Tuesday, 28 June 2011
Lemonia, Primrose Hill
There is no reason I can think of for why so many Greek restaurants in London should be so very poor. After distressing experiences at two different branches of Real Greek (neither were my choice; was dragged there by friends brandishing 50% off vouchers, presumably the only way they can attract paying customers) followed by a catastrophically awful dinner in Camberwell (I won't mention the name but it's easily Googled if you're desperate to try the greasy supermarket taramasalata and frozen calamari for yourself), I had pretty much given up hope of ever finding anywhere worth my money. Why can Turkey, not a million miles away from Greece geographically or (debatably) culinarily, bless us Londoners with more brilliant little Ocakbasi grills than we could ever want or deserve, and our options for a Greek be either a permanently-discounted chain that sold its heart to investors many years ago or some grotty local Taverna serving mystery meat? It makes no sense.
But being the eternal optimist, and emboldened by a slew of recommendations from Twitter after wondering out loud if I'd ever find a good Greek restaurant in this town, last night I and a friend found ourselves in Lemonia, Primrose Hill. Perhaps, the dodgy reasoning went, if we paid a bit more and tried a long-established and objectively very popular restaurant in a slightly nicer part of town, the chances of being disastrously disappointed would be diminished somewhat. Well, you can't say we didn't try.
I did like one thing at Lemonia, though. The taramasalata, fluffy and bright and actually tasting of nice fresh cod's roe instead of the weird pink goo you find in Tescos (or indeed in Greek restaurants in Camberwell) was fantastic, even very nearly worth the £5 they charge for it. We were happy enough scooping it up with house bread, although for some reason despite asking for just "pitta", we were brought (and charged for) one small portion of decent warm pitta and two large toasted slices of what tasted suspiciously like Sainsbury's sesame loaf, which remained largely untouched.
The other starters were less enjoyable. Tsatziki was warm and unremarkable (and at £4.75 must be at the upper end of what you can pay for a mixture of yoghurt and cucumber) and a couple of parcels of spanakopitta were light on filling and heavy on oil. They also cost £2.50 each, which is surely way too much.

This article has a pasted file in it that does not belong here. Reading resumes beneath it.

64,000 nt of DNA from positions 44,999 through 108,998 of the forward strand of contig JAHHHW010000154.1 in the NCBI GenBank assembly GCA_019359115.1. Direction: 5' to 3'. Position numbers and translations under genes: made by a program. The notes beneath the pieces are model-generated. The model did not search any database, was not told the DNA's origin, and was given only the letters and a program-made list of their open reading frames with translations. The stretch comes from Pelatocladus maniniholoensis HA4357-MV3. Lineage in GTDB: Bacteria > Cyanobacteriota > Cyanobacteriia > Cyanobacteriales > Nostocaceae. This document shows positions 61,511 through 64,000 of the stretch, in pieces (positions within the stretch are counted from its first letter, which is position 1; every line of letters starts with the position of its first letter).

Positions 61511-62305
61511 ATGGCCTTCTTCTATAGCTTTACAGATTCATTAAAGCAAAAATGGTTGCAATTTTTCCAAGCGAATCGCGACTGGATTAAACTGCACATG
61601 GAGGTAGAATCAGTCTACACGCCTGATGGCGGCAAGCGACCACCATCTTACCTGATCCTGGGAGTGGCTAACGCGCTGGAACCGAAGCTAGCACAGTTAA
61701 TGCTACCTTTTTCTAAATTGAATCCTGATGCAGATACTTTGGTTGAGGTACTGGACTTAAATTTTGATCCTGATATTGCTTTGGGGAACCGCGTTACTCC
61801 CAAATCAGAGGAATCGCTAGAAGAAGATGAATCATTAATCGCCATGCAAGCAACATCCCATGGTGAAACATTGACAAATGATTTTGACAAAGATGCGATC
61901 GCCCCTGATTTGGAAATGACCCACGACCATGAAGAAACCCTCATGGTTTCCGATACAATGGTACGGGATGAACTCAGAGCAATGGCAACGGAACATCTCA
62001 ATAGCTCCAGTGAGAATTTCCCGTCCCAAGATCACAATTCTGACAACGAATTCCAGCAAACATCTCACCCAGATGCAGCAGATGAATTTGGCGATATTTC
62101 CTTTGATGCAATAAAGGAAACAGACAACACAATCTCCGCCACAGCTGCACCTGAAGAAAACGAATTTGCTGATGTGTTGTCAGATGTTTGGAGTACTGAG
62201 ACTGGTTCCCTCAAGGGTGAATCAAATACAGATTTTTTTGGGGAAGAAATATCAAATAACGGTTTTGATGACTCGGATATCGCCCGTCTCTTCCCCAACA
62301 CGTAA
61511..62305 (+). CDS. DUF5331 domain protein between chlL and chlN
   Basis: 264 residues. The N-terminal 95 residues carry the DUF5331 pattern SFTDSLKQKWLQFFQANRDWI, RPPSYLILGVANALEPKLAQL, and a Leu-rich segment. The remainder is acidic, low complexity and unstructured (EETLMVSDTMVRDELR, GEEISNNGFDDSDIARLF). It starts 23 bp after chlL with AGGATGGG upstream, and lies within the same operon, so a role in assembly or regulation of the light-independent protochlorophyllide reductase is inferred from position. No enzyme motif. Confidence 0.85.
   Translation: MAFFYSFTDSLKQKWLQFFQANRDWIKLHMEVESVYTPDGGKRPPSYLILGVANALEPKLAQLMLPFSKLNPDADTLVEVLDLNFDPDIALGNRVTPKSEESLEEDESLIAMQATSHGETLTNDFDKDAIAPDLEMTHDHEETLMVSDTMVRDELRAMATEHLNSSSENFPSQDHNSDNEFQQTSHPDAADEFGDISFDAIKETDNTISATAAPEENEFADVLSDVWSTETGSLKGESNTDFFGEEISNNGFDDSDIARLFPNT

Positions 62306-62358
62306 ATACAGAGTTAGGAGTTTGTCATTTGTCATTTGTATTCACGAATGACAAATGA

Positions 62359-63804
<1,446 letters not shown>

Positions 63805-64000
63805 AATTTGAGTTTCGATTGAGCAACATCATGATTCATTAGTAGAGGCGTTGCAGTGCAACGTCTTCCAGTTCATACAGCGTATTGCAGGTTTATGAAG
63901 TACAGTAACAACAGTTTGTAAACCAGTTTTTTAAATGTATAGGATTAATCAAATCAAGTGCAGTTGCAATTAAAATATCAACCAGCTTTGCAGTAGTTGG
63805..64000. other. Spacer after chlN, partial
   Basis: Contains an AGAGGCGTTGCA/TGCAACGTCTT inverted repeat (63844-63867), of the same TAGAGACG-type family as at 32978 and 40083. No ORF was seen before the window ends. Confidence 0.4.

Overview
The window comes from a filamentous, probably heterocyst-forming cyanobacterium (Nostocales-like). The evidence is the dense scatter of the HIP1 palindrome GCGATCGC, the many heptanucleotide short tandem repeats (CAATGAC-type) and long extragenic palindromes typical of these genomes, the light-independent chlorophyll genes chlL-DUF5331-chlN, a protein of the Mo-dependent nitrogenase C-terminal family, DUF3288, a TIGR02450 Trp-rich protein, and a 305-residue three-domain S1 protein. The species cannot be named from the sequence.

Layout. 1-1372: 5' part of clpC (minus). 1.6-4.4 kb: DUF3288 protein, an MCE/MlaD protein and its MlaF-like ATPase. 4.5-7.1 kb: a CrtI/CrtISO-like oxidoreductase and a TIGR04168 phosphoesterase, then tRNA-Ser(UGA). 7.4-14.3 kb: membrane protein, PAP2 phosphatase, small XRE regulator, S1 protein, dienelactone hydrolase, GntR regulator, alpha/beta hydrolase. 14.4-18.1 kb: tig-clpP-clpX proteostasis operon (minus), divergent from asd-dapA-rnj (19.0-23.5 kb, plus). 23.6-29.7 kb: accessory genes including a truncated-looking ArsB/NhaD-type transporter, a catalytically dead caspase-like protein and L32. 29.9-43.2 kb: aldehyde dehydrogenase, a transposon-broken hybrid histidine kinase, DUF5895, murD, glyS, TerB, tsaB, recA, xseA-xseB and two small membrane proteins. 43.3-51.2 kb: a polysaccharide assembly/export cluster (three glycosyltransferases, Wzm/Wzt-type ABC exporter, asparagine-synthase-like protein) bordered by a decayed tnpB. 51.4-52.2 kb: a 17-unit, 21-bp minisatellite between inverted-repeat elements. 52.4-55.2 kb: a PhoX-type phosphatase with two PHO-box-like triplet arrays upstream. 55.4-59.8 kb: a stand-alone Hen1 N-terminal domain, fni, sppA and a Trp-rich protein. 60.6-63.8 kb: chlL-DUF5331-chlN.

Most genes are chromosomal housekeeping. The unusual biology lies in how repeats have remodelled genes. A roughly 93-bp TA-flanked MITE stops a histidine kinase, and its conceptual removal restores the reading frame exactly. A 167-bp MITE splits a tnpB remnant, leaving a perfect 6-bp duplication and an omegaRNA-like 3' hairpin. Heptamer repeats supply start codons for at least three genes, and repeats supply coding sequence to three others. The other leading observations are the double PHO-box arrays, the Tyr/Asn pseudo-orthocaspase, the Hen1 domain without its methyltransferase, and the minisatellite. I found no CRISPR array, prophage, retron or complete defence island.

As for the main course, a mixed grill, I have rarely seen a more carelessly presented and unexciting looking plate of food. This is exactly how it arrived - like what might be leftover at a garden party after all the guests had gone home and the barbecue coals had long gone cold. There was a single tiny lamb chop, cooked through to chewy grey, a couple of kebabs of bland lamb chunks and (admittedly surprisingly moist) cubed chicken, and finally a single miniscule blackened sausage rolling around at the side, looking like a burn victim's dismembered digit. Most of it was boring if just about edible, but the sausage was mealy and dry and packed with far too many herbs and vegetables, giving it a horrible sweaty feel in the mouth.
Whether by way of an apology or through sheer incompetence, Lemonia only charged us £9.75 for the mixed grill rather than the listed £14.75, but it still wasn't worth it. And also, ordinarily I'd applaud anywhere only charging a 10% service charge rather than the normal 12.5% but even that seemed over the odds - we had arrived after and were seated next to a very pleasant American family of four who watched bemused as me and my friend ordered our food, finished off our starters, picked at our mains and polished off a bottle of rosé all before their first dishes arrived. I felt their hungry eyes dart over our way as we tucked into the taramasalata but I'm fairly sure hunger gave way to terror once they caught a glimpse of that mixed grill. Even so, if it had been the other way round and we'd waited 25 minutes for our food while the table next door feasted, I would have been furious.
The search goes on, then, I suppose. I still have a handful of recommendations for places in scary locations like Enfield and I'm not about to write off a national cuisine just because their restaurateurs aren't up to the job - otherwise we'd have all given up on Mexican cuisine long before the likes of Wahaca and Buen Provecho showed us how it should be done. But Lemonia's success and longevity is baffling - perhaps there's not much competition in Primrose Hill, perhaps the celebrity factor is drawing in more people to a mediocre local restaurant than would otherwise be the case, or perhaps - and this is the most worrying thought - people think this is just as good as Greek food can be. Well, I am eager and willing to prove them wrong. Watch this space.